Three tips for a powerful and memorable campaign
The aim of a campaign is to get the target group's attention and increase traffic. If you have the target group's attention, the starting point for further action is solid. Task develops and launches both digital and “real world” analogue campaigns that increase the level of attention and action.
We have been behind a number of successful campaigns and have identified three key components:
First tip: Set clear goals
Campaigns are often brief and can only contain a small amount of information, so great demands are placed on the goal being clear and specific. Campaigns are always created for a reason, whether it is to get more people to go through an e-learning programme, watch a movie, recruit someone, buy something, feel something or do something specific.
One of our most successful campaigns was Proud To Be a Nurse, which we developed and launched on the occasion of the Norwegian Nurses’ Association’s 100th anniversary. Here, the goal was to create pride and commitment around the nursing profession, as well as to recruit 10,000 new members, bringing the total number of members to around 100,000. The result was a classic campaign that was seen by over 3,000,000 Norwegians in cinemas, TV and online. Pride increased and the number of members rose to over 100,000 in a short time. The goals were clear, helping the campaign become a success.
Second tip: Create attention and engagement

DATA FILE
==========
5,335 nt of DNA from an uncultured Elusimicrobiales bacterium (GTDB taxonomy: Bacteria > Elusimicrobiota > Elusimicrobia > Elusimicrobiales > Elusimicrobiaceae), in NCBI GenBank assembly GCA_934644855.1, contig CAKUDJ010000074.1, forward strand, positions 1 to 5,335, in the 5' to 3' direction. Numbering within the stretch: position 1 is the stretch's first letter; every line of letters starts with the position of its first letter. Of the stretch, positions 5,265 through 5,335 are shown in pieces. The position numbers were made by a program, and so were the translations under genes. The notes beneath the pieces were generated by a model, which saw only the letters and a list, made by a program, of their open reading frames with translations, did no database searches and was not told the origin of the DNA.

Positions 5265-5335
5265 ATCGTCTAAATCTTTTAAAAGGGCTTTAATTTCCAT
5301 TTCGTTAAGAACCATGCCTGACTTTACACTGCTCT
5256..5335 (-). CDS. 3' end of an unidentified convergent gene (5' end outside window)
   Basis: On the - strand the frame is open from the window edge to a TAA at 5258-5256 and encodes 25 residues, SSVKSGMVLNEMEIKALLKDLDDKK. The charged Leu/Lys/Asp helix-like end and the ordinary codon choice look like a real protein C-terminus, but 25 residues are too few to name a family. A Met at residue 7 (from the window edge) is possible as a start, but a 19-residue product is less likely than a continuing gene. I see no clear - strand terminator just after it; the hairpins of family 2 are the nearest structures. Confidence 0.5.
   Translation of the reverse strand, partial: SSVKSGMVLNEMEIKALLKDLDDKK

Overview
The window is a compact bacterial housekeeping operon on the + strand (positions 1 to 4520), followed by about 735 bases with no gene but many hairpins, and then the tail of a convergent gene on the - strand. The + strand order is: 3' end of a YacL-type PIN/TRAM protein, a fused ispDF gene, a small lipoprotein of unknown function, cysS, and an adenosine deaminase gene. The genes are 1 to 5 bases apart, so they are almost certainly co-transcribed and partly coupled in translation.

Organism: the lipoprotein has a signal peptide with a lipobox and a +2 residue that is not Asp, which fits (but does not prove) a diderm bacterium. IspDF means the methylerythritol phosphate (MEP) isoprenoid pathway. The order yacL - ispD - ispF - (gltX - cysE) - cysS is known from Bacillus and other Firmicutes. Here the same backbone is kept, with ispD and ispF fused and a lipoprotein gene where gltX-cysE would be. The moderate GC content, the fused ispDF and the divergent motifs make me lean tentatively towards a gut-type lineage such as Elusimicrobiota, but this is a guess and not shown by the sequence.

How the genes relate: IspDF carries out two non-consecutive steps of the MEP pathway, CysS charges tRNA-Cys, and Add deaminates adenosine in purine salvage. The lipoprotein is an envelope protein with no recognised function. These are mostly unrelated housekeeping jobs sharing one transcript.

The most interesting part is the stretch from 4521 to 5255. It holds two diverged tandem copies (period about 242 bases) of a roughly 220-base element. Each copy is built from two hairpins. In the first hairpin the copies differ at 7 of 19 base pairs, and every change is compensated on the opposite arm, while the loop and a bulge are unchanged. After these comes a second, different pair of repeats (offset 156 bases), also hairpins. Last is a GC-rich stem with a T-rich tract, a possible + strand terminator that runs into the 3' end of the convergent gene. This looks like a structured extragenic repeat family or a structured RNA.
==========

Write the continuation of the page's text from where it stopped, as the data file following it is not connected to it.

Good campaigns often pull on emotions, a generally reliable way to get attention and engagement. We know Proud To Be a Nurse brought a few tears, and the IT security campaign Stop the Leak with Statkraft made people laugh. When we developed these, we were clear about the kind of attention and engagement we were going for.
Trying to cram too much content into a campaign quickly diminishes attention and engagement. We have all experienced this when ad campaigns on TV or online feel too long – it’s easy to just zone out when it’s too much.
Third tip: Choose the right format and channel
Promotions are either digital or analogue. Recently, we have seen a resurgence of customised campaigns for social media, both internally and externally. But not everyone uses a PC or mobile as a work tool, so then analogue campaigns out in the world are often the right thing to do. Doing smart insight work will help uncover key moments and venues in the target group’s everyday life, and can provide guidelines for which channel is best suited.
Campaigns that combine the analogue and digital also work very well if the arena allows it. An example of this is the anti-doping project Clean Fitness Centre for employees and members of fitness centres. This programme has received a lot of traffic due to teasers that roll on screens, roll-ups and brochures. Another example is Is Walter Allowed? which we developed for DIFI. Here, digital teasers were supported by, among other things, roll-ups, posters by coffee machines and custom printed coffee cups.